WADA chief backs 'clean' Russian athletes at 2018 Winter Olympics

Mar 15, 2017, 00:52
WADA chief backs 'clean' Russian athletes at 2018 Winter Olympics

Russian Federation needs to recognise the findings of the now-infamous McLaren report on the alleged violations of doping rules during the 2014 Winter Olympics for restoration of membership of its anti-doping agency (RUSADA) with the World Anti-Doping Agency, WADA President Craig Reedie said on Monday.

Sadovnichy also said that the university was ready to invite for future work foreign specialists as well as domestic experts from the now suspended Moscow anti-doping laboratory.

The Russian Anti-Doping Agency (RUSADA) has been suspended since the eruption of the scandal over the widespread use of banned substances in Russian sport in 2014.

According to The Times of London, Portugalov is believed to have provided banned substances to Russian athletes primarily in track & field, but also in other sports (including swimming).

Russia's track and field athletes were banned from last year's Rio de Janeiro Olympics but the International Olympic Committee refused to exclude its entire Olympic team, despite being urged to do so by WADA.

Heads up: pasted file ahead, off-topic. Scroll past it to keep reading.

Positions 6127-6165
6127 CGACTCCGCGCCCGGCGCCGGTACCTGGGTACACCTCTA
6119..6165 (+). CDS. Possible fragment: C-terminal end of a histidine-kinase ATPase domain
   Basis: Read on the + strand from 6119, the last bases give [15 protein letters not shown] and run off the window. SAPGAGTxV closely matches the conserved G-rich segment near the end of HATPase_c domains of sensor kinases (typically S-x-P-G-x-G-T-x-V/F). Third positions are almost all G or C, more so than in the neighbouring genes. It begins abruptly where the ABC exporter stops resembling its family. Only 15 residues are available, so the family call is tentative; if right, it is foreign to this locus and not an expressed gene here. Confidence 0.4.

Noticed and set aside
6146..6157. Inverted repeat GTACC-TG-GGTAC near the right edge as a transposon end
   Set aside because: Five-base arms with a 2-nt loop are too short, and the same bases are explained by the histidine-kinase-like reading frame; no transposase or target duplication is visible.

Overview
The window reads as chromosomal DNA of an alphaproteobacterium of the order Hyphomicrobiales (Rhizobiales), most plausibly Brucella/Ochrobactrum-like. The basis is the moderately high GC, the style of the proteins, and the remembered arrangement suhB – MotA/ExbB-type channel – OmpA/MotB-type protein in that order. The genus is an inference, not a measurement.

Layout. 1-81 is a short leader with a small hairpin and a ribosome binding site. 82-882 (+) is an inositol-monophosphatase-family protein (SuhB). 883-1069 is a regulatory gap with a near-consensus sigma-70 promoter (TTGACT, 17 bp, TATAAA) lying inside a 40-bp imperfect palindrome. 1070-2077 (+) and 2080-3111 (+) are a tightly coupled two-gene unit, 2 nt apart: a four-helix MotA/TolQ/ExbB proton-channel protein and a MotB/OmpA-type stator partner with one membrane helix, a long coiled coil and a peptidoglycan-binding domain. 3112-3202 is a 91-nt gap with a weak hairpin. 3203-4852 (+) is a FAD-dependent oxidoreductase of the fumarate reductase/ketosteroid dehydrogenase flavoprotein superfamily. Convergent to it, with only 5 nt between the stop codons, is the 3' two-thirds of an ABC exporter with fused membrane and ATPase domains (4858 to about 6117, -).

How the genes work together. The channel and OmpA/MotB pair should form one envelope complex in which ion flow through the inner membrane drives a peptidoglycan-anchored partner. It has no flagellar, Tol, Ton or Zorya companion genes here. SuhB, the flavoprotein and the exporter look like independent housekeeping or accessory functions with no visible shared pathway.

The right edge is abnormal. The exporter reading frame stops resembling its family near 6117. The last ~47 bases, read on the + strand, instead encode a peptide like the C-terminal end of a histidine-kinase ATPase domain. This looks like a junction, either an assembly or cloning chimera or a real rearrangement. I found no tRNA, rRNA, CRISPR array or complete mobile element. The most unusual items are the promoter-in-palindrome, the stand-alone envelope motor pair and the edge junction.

"There remains significant work to do".

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Russian sports minister Pavel Kolobkov has told the global anti-doping community his country is "ready to pass any test" but once again denied there has ever been a "state-sponsored" programme in Russia. "It must demonstrate its processes are autonomous and independent from outside interference", said Reedie, who added the RUSADA hadn't proven that it was shielded from outside influences.

"We have tripled RUSADA's budget and we've placed the anti-doping laboratory under the control of the University of Moscow and no longer under the ministry of sports". The whole Russian Paralympic team was also barred from taking part in the 2016 Summer Paralympics.

A German broadcaster implicated Portugalov in an alleged state-run doping scheme, prompting WADA to recommend in 2015 that he not be allowed to participate in government programs involving any sport.

The Court of Arbitration for Sport has levied a lifetime ban against a Russian doctor found guilty of breaking doping regulations.

The World Anti-Doping Agency (WADA) is not an independent body and in its current state can not police sport as it lacks the powers of a global regulator, U.S. Anti-Doping Agency chief Travis Tygart said on Monday.

His explosive report revealed an "institutionalised" Russian doping programme that "sabotaged" the London 2012 and Sochi 2014 Olympics, and helped more than 1,000 Russian athletes from nearly all sports evade tests.